Monday, May 9, 2011

What I'm Reading -- Prehistoric Edition

The Land of Painted Caves -- Jean M. Auel

Spoilers Abound!

I've always been a pretty precocious reader.  When I was about 10, I tackled Auel's classic, Clan of the Cave Bear.  I loved that book and to this day it remains one of my favorites.  It was brilliant.  I cared about the characters, I learned a lot about the prehistoric landscape, I thought the information on medicinal herbs was fascinating.  The book made me cry even back then.  Now that I am older, I understand a lot of what happened much better than I was when I was 10.  I've become a mother twice during that time as well and just thinking about the ending of the book brings a lump to my throat.  Actually reading it still makes me sob.

My mother forbid me to read the following book, Valley of Horses, so of course, 13-year-old me couldn't resist it.  Again, good story, lots of explicit sex (I get why my mother forbid it!), not too shabby.

Somewhere along the line, Ms. Auel jumped the shark.  Fast forward 25 years.  I'm a bit of a completionist when it comes to reading.  I even made it through all four Twilight books.  I can choke down damn near anything.

Even this mess.  The overall feeling I had while reading this was, "Where the hell was this woman's editor?"  It felt like she was writing from a template.  Pages and pages of repetition.  Yes, we know.  The Zelandonii have long introductions.  Good lord, woman, do you actually to write them out every single time they happen?  Everything (and I do mean everything) was re-explained over and over.  Ayla meets people.  They are blown away by horses and wolf.  She introduces them to horses and wolf.  She cures someone.  She loves Jondalar.  Jondalar loves her.  Begin long soliloquy about how far he traveled and how many people they met and blah blah blah.  I ceased to care two books ago.

And let me tell you, if you have seen one painted cave, you have seen them all.  I imagine in person they are pretty spectacular.  I went to see the Lucy exhibit when it came to the Pacific Science Center.  I know how overwhelming and powerful it is to be face to face with history like that.  But reading page upon page of description.... I was skipping ahead and skimming, trying to get to some sort of story.  But it wasn't there.  Just a bunch of people I had ceased to care about walking all over ancient France looking at cave after cave after cave.  It felt more like a research paper, and not even a very well-written one.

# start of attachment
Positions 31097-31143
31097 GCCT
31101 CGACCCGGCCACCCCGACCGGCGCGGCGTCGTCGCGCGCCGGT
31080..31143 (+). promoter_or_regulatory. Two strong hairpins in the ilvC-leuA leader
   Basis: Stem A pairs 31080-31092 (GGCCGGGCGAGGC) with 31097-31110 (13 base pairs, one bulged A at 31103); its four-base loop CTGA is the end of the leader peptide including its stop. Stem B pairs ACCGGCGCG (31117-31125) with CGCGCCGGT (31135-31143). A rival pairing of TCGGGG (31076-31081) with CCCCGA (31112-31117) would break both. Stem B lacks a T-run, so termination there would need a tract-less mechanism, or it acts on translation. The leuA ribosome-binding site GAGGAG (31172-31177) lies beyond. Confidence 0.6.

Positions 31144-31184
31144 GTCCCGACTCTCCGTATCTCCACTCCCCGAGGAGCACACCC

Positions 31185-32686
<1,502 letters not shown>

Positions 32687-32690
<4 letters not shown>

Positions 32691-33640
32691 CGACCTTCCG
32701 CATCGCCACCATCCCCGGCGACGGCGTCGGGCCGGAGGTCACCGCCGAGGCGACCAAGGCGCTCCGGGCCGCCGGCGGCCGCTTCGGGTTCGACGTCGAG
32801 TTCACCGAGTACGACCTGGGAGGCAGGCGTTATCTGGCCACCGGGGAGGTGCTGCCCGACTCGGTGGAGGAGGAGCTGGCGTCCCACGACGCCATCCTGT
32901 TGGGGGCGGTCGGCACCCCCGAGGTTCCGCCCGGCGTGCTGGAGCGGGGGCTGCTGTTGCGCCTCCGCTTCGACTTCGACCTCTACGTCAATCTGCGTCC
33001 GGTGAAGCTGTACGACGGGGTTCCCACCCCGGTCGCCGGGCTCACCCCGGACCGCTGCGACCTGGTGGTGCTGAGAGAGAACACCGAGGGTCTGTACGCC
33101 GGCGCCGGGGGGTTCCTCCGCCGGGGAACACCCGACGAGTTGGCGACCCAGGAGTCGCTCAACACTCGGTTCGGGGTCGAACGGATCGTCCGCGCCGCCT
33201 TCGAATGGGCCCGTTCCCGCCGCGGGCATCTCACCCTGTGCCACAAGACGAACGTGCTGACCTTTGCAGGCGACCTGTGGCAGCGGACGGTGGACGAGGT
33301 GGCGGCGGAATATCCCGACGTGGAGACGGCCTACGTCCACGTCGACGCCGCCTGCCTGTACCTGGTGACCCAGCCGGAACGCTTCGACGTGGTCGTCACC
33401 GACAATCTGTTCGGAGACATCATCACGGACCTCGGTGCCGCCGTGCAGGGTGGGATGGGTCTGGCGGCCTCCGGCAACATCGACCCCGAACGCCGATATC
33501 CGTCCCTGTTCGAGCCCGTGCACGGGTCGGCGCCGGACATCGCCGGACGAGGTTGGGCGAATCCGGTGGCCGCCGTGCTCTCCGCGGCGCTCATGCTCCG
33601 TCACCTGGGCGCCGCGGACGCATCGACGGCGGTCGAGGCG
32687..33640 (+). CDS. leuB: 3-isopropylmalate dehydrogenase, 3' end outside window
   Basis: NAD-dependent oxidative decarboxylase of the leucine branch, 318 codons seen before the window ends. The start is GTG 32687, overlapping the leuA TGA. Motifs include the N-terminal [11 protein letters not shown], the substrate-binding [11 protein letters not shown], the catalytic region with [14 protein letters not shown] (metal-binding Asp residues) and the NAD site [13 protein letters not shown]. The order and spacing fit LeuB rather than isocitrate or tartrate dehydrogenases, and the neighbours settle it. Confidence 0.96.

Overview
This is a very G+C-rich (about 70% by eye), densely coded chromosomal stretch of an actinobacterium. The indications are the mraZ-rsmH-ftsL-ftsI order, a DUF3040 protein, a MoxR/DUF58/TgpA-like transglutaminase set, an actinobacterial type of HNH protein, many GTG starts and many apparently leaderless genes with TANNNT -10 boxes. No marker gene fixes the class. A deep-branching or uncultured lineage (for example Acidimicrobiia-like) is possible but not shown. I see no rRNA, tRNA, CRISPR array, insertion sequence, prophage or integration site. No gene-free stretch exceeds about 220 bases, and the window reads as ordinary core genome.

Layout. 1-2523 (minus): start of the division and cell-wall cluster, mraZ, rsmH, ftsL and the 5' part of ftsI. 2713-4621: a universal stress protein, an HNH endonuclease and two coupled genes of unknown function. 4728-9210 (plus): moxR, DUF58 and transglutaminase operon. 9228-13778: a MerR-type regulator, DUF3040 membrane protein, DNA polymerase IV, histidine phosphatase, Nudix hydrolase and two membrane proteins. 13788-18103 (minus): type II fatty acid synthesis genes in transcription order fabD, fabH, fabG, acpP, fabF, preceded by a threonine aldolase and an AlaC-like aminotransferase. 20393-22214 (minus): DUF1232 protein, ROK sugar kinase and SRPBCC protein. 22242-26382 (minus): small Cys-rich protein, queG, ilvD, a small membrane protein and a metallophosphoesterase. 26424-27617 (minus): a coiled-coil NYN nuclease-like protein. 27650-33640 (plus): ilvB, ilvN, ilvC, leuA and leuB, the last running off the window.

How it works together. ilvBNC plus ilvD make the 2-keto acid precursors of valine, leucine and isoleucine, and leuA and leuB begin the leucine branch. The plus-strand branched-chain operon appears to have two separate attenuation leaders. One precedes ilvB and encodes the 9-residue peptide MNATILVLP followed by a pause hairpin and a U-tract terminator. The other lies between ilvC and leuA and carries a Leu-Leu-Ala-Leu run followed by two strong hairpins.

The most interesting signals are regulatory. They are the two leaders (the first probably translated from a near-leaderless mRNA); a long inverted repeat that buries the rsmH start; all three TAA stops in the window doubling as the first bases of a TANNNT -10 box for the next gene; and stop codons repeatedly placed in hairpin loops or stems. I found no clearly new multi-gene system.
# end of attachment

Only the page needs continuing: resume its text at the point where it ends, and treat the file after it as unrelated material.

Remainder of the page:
Oh wait, part three had some story.  But it felt tacked on, an afterthought.  And if you've read The Mammoth Hunters then you already know the story.  I'll give you a hint. The books end in the exact same way.   Just substitute your favorite Zelandonii names for the Mamutoi names and they are exactly the same.  I mean, really, Ms. Auel.   I did the math.  I know you are 75 years old now.  But if you can't come up with something new, why bother?  Wouldn't it have been better to just leave the series as it was?  And it's not as if there was every any sort of resolution.  There are still a bunch of pieces left hanging.  I'm wondering if the series is going to be picked up and carried on by other writers, a la Flowers in the Attic.

I thought it was sad to leave the series on such a low note, when it had started out so promising.  I had some ideas of where I thought it could have gone and how she could have redeemed herself.  I had hoped that other things might have happened.  I would have liked to go back and explore the Clan some more since that's where all the most interesting things happened.  But it was not to be.  My regrets, but I'm recommending skipping this one and treating yourself to a re-reading of Cave Bear.


  1. I was so disappointed in the way that series turned sour and it sure was a lack of editing or something... I've often imagined how embarrassed Auel must have become, but perhaps not.

    Suspect original editor died or changed houses and they substituted someone young and inexperienced.

  2. I was wondering if she just had such a big head that she was able to bully any potential editor ("Don't you know who I AM?!?!?"), or they knew that people would read the book regardless of how they turned out. I also wonder if she received so much praise previously for her descriptions, research, etc. that she thought that people were dying for more of it. I'm sure I'll never know, but I have my theories. Can't imagine she's too embarrassed, I'm sure she's rolling in dough.